He asked if I minded and held up the can so I'd know what he meant. The blinker on the car clicked, dry and like constant throat clearing. I said I minded. I said it so he'd know I minded and didn't think I should have to say it, so he'd feel guilty for even asking to drink in my car when really I was doing him a favor. I said, Do you have to? I said it somewhere between incredulous and condescending.
I said it like I wasn't the one who'd agreed to drive my alcoholic older neighbor to the store to buy beer.
He said, oh.
It was a Friday. He'd gotten paid that day. Half in the bank so everything would look like it was supposed to and half in cash he could hide from the court and the order to pay child support. It was 4. We were stuck in traffic. Everybody was trying to get out. He had to be at work at 6 at the restaurant, but had asked if I'd take him to the store before he had to bike it up there, but now I knew I shouldn't have and thought, shit, I just want to be done for the day.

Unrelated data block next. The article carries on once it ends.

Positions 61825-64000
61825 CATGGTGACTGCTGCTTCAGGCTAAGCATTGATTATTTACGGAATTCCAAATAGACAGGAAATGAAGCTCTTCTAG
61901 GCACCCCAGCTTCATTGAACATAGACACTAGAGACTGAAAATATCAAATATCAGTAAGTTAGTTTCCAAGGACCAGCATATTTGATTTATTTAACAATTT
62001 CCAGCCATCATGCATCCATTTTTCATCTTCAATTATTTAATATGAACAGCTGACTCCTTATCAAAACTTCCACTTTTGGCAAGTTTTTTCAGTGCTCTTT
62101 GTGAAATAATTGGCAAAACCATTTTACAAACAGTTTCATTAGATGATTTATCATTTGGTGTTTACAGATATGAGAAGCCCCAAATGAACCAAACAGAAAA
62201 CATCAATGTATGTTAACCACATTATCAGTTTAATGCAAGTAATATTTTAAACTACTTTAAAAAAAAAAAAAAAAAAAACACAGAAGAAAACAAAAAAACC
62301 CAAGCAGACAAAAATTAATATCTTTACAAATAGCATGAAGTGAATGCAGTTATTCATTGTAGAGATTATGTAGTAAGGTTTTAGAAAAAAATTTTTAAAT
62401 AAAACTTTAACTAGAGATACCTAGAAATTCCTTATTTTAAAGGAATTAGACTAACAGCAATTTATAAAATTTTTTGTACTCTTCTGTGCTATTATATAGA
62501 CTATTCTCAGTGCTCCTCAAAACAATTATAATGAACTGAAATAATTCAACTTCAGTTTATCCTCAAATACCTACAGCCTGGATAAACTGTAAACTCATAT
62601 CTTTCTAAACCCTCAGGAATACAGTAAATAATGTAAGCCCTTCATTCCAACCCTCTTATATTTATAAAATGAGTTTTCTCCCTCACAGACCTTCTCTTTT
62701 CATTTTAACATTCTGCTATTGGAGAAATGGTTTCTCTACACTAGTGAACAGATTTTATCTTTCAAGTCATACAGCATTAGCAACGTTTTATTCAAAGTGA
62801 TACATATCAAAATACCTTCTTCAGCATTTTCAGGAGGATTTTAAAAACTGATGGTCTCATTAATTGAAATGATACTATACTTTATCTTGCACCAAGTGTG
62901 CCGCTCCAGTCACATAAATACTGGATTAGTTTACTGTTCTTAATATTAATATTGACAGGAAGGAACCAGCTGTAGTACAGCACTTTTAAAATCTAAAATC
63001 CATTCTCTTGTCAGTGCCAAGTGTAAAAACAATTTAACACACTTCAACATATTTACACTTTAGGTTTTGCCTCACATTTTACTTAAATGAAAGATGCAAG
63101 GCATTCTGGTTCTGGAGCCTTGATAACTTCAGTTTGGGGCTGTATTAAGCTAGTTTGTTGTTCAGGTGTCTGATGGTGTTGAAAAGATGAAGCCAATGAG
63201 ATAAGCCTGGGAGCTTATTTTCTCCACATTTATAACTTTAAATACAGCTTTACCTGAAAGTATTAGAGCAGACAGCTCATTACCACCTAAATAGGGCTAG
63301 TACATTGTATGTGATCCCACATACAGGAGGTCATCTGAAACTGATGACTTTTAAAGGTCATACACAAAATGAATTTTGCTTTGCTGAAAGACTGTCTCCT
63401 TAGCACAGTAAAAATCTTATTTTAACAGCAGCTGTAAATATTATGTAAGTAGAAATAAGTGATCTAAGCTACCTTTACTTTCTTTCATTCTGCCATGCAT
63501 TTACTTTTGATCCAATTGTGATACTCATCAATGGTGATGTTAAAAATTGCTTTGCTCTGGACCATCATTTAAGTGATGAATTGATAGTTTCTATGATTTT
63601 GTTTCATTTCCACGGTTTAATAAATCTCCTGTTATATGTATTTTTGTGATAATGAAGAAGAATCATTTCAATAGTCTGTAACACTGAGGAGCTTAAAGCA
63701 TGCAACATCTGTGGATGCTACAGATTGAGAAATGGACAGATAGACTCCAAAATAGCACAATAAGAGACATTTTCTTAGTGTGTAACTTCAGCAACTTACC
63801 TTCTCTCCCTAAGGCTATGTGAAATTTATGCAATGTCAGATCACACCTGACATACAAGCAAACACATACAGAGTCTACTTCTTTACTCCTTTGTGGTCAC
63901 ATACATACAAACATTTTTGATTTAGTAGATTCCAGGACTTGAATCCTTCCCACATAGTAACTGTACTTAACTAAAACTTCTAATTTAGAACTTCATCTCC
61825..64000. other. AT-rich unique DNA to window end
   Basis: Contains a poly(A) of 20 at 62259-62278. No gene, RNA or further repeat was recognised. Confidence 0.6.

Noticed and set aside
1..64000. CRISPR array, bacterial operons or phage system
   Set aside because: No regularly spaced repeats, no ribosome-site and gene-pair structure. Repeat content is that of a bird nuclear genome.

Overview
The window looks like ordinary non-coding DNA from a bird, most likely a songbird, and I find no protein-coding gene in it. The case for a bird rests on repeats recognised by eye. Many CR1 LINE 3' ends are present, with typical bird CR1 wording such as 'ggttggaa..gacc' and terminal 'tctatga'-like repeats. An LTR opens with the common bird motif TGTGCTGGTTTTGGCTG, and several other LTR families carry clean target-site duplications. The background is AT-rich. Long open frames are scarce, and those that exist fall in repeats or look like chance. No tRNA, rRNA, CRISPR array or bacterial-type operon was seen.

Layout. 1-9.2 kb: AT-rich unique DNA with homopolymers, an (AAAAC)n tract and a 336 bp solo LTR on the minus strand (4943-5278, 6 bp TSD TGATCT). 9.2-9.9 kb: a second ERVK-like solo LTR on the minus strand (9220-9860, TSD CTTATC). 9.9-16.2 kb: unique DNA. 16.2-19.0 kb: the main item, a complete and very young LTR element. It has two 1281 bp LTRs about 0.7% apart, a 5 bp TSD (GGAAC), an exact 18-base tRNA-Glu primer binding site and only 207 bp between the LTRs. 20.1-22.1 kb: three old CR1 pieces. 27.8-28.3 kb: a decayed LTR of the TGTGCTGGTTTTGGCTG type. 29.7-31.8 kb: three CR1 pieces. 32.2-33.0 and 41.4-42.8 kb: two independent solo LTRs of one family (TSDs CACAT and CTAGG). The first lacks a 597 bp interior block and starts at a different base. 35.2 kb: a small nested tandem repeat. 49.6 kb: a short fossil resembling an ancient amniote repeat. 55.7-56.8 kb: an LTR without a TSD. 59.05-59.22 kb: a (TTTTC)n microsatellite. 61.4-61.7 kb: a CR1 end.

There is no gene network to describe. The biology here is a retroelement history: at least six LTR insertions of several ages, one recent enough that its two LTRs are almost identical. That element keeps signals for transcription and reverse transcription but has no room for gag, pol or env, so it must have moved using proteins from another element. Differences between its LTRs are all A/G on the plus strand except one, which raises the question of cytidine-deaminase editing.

He said, so, and paused, still holding the beer, trying to reformulate the question.
He didn't put the beer back in the case, when I said it. He kept it in his lap, between his legs. He looked at it. His hands were shaking. His hands were veined purple and covered with the kind of skin that wrinkles like paper. His hands reminded me of my father's, and how mine would look when I was old. They were curled in his lap like cramps. The traffic light turned green, but the people in front of us wanted to turn left and couldn't so sat there, and we watched the traffic move in the other direction.